Denial is a refusal to recognize the truth of a statement; it’s a contradiction, a rejection of what is. Although denial, as a coping mechanism, is part and parcel of almost all other coping mechanisms, it’s also an entity unto itself. Think, for example, of your mind as the honeycomb in a beehive, and visualize the feelings you don’t want to deal with as the honey put into the comb.
If you stuff your feelings into an empty comb and seal it shut with wax so you don’t have to deal with them (out of sight, out of mind, much as a bee stores honey), you’re now effectively in denial of the uncomfortable event. The rest of your mind seems to be cleared of your suffering. You’re free to live, but only so long as you can continually mend the already full comb, and continually create more empty comb cells to accommodate future discomfort.
I think denial is one of the most pervasive coping mechanisms in the world. The following is a typical example: A young woman explains that she has been sexually abused by a relative from the time she was five years old until she was fourteen. Although she had two miscarriages, her parents still refused to believe her.
We isolate ourselves when we do not accept change. We become defensive, fearful, and increasingly rigid in our thinking; we harden and close our minds. If I become defensive about anything, if I start to form a rebuttal before someone is finished speaking, if I filter what is said to hear only what I want to hear, I’m in denial of what is.
And then there is “informed denial,” which means that, despite all the evidence to the contrary, whatever the issue is, you deny it. For example, some years ago a neighbor of mine was stirring the rotting vegetation in the bottom of his composer, when he slipped and fell headfirst into the container. His wife and I laughed so hard that our knees grew weak, whereupon my friend extracted himself from the composer, look at us, and denied that the incident had even happened. When I pointed out that some compose debris was clinging to him, the intensity of his denial grew exponentially. Consequently, his wife and I just about laughed ourselves into oblivion.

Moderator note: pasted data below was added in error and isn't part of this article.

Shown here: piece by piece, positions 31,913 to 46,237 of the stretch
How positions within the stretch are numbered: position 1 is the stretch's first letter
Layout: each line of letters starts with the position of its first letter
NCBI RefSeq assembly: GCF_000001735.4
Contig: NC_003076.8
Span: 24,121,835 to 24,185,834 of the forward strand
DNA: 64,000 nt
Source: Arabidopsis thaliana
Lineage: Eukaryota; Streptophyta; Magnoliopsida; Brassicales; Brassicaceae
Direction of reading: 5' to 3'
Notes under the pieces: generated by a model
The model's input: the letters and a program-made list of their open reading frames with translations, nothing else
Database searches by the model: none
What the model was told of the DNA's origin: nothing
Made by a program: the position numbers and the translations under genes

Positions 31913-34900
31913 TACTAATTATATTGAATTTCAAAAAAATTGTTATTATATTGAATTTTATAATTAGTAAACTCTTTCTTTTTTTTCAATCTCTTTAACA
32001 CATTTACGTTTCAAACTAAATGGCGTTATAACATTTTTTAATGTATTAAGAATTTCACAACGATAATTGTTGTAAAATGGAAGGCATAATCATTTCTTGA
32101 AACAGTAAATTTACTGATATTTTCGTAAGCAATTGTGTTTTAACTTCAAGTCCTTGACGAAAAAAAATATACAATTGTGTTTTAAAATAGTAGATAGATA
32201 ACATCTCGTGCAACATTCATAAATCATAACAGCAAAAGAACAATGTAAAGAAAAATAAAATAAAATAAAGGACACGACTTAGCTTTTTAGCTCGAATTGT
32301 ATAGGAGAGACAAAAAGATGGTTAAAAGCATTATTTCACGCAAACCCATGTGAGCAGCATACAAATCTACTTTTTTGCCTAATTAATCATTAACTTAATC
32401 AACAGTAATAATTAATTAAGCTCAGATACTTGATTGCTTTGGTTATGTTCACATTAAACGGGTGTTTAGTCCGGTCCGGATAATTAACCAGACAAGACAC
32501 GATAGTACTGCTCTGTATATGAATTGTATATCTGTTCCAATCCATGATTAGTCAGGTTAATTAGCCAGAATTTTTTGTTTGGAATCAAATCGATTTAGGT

The oldest argument of denial I encountered while working with the US Government and in court with the timber interests was “informed denial.” To wit, despite all the scientific data at hand, the usual mantra of both US corporations and our government is: It’s inappropriate to do anything until we have all the data. What we have to-date, is inconclusive—which, of course, data always are. In other words, deny there’s a problem until someone dies or there is an environmental catastrophe, and then it’s too late, which prompted Winston Churchill to say:
When the situation was manageable it was neglected, and now that it is thoroughly out of hand we apply too late the remedies which then might have effected a cure. There is nothing new in the story. … It falls into that long, dismal catalogue of the fruitlessness of experience and the confirmed unteachability of mankind.
This quotation is part of Winston Churchill’s speech to the British Parliament in 1935, as he saw with clear foreboding the onrushing threat of Nazi Germany to international peace.
A contemporary case in point is:
India’s slow response to years of medical warnings now threatens to turn the country into an incubator for a mutant strain of tuberculosis that is proving resistant to all known treatments, raising alarms of a new global health hazard. “We finally have ended up with a virtually untreatable strain” of tuberculosis in India, said Dr. Zarir Udwadia, one of the country’s leading TB authorities. In December, Dr. Udwadia reported in a medical journal that he had four tuberculosis patients resistant to all treatment. By January, he had a dozen cases, then 15. A government backlash began immediately. Anonymous health-ministry officials denied the reports through media outlets. They accused Dr. Udwadia and his colleagues of starting a panic.2
Now consider a chronic U.S. scenario: When the tobacco industry denied the validity of the data when it was confronted by 50,000 published articles on the dangers of smoking. The president of Reynolds Tobacco Co., for one, is reported to have said, “Honestly, I have not seen one piece of medical evidence presented by anybody, anywhere that absolutely, totally said that smoking caused disease or created it.”3
I’ve often wondered why anyone would preface a sentence with “honestly,” or “to tell you the absolute truth,” or “to tell you the honest truth” if the person habitually told the truth. It always comes across as if the person is doing me a special favor by assuring me that, because I’m special, the person is willing to be honest with me. The question is: who’s being convinced?
Series on Resistance to Change:
1. Winston Churchill. In: T.A. Warren. Leaders Need Followers. The Rotarian, 1945 (October):10-12.
3. White, L.C. 1988. Merchants of Death: The American Tobacco Industry. Beech Tree Books, Wm. Morrow and Co., Inc., New York, NY.
Text © by Chris Maser 2010. All rights reserved.
This article is excerpted from my 1994 book, Sustainable Forestry: Philosophy, Science, and Economics. St. Lucie Press, Boca Raton, FL. 373 pp. It is updated in my 2012 book, Decision Making For A Sustainable Environment: A Systemic Approach. CRC Press, Boca Raton, FL. If you want more information about this book, want to purchase it, or want to contact me—visit my website.